Shane Foran writes from Galway with some very unsettling research about automotive seatbelt laws. These are usually regarded as a victory for consumers and for public safety. Foran says otherwise:
In his piece "Three lessons for a better cycling future" (23 December) Malcom Wardlaw raises the issue that the UK seatbelt legislation may have resulted in a more dangerous road environment for cyclists(1). The history of seatbelt legislation is of drastic effects for those outside cars such as pedestrians, cyclists and motorcyclists. The imposition of the UK seatbelt law was accompanied by increases in deaths to pedestrians of 135 per year and of deaths to cyclists of 40 per year(2). Similar effects for non-car occupants are reported from Australia(3), New Zealand(4) and Canada(5). In 1981 the UK Department of Transport commissioned a study on the effects of seatbelt legislation in Sweden, West Germany, Denmark, Spain,Belgium, Finland, the Netherlands and Norway. The study, "the Isles report"(6,7) which was subsequently suppressed, used the UK and Italy as controls for non-seatbelt countries.
When the wider effects were examined the author was alarmed to find that the predominant effect was of increased numbers of injuries to non-car users. In fact the author tentatively predicted that in the UK deaths to other road users would climb by 150 per year in the event of compulsory seatbelt wearing legislation. In terms of injuries the prediction was for a 11% increase in pedestrian injuries with injuries to other road users climbing by 12 to 13% (numerically 7,000 and 36,000 respectively). A recent analysis of the rise in injuries seen following the UK law suggests that drivers who started wearing seatbelts were 11-13% more likely to injure pedestrians and 7-8% more likely to injure cyclists(8).
In countries such as Ireland(9), Sweden(10) and New Zealand(4) compulsory seatbelt wearing legislation was accompanied by increases in deaths among car occupants. The "Isles report" on the experiences of eight European countries predicted that in the UK a seatbelt law would be followed by a 2.3% increase in fatalities among car occupants.
Mr. Wardlaw repeats the common claim that the UK's seatbelt legislation actually resulted in a 25% reduction in deaths among drivers and front seat passengers. However, there were two major road safety interventions in the UK in 1983. A major drink driving campaign using evidential breath testing also accompanied the compulsory seatbelt law. In 1983, 23% of the fall in road deaths occurred between 10pm and 4am, 3% of the fall occurred at other hours of the day (11). Was this predominantly an effect of seatbelts or of breathalysers? Or was there some other underlying trend?
In the UK the introduction of compulsory seatbelts for front seat occupants was accompanied by a 75 per year increase in deaths among rear seat occupants (2). This suggests that seatbelt wearing by drivers had a negative effect on survival expectancies for rear seat passengers. This also seems to provide an argument for making these passengers wear seatbelts as well. However this issue is not clear-cut. In crashes, small children who wear adult seatbelts suffer characteristic "seat-belt syndrome" injuries including severed intestines, ruptured diaphragms and spinal damage. Recent research suggests that children in inappropriate restraints are also at significantly increased risk of head injury (12).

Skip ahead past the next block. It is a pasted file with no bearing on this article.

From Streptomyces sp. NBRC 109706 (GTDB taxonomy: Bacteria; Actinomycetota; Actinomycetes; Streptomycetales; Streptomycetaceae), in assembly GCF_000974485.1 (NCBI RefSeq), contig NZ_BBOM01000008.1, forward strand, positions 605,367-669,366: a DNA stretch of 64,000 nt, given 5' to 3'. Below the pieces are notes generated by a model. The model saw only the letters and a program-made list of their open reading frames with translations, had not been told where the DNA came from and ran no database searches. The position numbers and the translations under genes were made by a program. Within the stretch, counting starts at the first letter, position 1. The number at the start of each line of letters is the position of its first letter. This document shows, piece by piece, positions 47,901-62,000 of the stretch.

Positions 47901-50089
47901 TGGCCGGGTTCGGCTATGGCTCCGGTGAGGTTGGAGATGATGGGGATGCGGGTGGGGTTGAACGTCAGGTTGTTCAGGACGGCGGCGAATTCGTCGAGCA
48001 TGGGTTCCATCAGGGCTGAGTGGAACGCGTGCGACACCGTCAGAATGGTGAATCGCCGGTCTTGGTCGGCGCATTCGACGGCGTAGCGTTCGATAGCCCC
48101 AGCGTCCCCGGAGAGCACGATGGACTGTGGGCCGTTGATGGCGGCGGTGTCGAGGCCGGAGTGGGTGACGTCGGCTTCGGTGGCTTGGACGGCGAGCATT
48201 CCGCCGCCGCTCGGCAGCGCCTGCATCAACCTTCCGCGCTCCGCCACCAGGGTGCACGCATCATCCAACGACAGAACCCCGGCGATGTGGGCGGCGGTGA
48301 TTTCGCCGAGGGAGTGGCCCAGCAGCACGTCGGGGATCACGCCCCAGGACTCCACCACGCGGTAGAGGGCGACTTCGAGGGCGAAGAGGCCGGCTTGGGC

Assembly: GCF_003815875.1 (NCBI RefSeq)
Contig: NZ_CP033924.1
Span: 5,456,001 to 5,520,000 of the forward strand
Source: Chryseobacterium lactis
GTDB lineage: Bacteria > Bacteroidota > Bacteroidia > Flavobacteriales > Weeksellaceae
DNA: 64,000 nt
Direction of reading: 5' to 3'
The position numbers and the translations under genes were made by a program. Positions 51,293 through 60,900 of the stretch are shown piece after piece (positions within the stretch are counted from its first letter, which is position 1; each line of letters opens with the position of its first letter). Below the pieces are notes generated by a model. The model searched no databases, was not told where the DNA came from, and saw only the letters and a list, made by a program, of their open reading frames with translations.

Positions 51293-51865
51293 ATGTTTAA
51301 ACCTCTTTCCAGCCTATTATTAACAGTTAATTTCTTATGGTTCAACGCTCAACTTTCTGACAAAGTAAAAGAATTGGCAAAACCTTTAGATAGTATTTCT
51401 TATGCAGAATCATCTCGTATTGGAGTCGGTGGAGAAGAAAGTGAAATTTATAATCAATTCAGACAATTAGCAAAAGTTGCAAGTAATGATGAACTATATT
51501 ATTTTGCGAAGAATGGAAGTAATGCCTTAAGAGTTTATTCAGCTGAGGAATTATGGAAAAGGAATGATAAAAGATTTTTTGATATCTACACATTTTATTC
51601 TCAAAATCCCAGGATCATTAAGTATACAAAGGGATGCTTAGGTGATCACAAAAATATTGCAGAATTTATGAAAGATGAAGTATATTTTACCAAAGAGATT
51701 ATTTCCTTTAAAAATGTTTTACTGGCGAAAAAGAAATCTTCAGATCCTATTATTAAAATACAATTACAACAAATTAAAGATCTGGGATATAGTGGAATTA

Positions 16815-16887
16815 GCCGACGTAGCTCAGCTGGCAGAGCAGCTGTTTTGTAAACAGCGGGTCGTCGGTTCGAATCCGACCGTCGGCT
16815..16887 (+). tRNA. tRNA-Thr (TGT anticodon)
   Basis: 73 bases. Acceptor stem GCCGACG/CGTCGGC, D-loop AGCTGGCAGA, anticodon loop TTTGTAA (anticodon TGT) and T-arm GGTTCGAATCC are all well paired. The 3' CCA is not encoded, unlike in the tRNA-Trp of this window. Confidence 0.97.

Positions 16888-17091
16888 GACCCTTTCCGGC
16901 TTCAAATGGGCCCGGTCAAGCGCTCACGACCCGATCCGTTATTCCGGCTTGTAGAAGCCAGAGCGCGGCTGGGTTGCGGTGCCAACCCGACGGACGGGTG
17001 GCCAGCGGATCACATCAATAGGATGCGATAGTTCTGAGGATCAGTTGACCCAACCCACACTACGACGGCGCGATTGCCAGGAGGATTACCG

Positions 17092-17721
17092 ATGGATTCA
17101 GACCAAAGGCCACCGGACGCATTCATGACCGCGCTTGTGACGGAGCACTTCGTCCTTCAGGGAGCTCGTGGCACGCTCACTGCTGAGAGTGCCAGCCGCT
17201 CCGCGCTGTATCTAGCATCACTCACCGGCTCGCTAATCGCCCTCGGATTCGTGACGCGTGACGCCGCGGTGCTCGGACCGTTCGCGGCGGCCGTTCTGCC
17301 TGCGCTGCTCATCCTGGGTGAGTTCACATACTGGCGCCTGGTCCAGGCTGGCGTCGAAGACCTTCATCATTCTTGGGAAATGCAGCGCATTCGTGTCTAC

Indeed, one of the authors of that study has publicly stated that "The early graduation of kids into adult lap and shoulder belts is a leading cause of child-occupant injuries and deaths."(13) In 1989 the UK extended compulsory seatbelt wearing to child passengers under the age of 14.
Among these children, this measure was accompanied by a 10% increase in fatalities and a 12% increase in injuries(11). I cannot claim cause and effect but the suggestion would be no more or less tenuous than some of the claims that have been made for cycling helmets.
For adults the protective effect of seatbelts is generally accepted so explanations have focused on driver behaviour. There are two related theories, the Risk Homeostasis and Risk Compensation hypotheses (14). These both argue that drivers adjust their driving behaviour in response to an increased sense of personal safety.
A slightly different emphasis was recently offered via the British Psychological Society(15). This proposes that during near misses the actual physical restraint experienced by seatbelt wearers leads to a reduced sense of threat to life. A reduced sense of threat may then lead to the adoption of a more dangerous driving style.
Other researchers have attempted to explain the failure of seatbelt laws by appealing to the Selective Recruitment hypothesis. This argues that seatbelt laws haven't had the expected results for vehicle occupants because those drivers who take the most risks are also the least likely to use seatbelts(16). Unfortunately the Selective Recruitment hypothesis does not explain why road deaths should remain unchanged or even go up following seatbelt laws.
The advocates of seatbelt legislation tend to rely on two types of study, experiments using crash test dummies and hospital based studies. Experiments using crash test dummies do not allow for any effect of seatbelt wearing on driving behaviour. In hospital based studies one or more hospitals may report a reduction in fatalities and injuries to car occupants. However there is an inconsistency between individual hospital based studies showing one effect and the larger, and for deaths more reliable, population based studies that show no such effect or even the opposite effect. This suggests that for some reason other hospitals are choosing not to publish their results(17).